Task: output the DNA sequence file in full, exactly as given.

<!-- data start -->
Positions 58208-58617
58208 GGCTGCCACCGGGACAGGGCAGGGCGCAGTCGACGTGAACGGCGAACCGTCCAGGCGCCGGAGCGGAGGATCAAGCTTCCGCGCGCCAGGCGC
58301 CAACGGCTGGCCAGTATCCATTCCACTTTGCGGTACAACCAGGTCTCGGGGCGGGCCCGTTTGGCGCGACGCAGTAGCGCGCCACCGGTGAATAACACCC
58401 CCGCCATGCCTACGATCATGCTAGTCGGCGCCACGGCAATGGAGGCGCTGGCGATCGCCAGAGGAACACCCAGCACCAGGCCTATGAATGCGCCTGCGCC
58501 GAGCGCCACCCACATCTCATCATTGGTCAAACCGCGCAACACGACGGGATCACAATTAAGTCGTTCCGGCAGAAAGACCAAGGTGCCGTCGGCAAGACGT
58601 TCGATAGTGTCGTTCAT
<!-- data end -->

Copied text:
Positions 58208-58617
58208 GGCTGCCACCGGGACAGGGCAGGGCGCAGTCGACGTGAACGGCGAACCGTCCAGGCGCCGGAGCGGAGGATCAAGCTTCCGCGCGCCAGGCGC
58301 CAACGGCTGGCCAGTATCCATTCCACTTTGCGGTACAACCAGGTCTCGGGGCGGGCCCGTTTGGCGCGACGCAGTAGCGCGCCACCGGTGAATAACACCC
58401 CCGCCATGCCTACGATCATGCTAGTCGGCGCCACGGCAATGGAGGCGCTGGCGATCGCCAGAGGAACACCCAGCACCAGGCCTATGAATGCGCCTGCGCC
58501 GAGCGCCACCCACATCTCATCATTGGTCAAACCGCGCAACACGACGGGATCACAATTAAGTCGTTCCGGCAGAAAGACCAAGGTGCCGTCGGCAAGACGT
58601 TCGATAGTGTCGTTCAT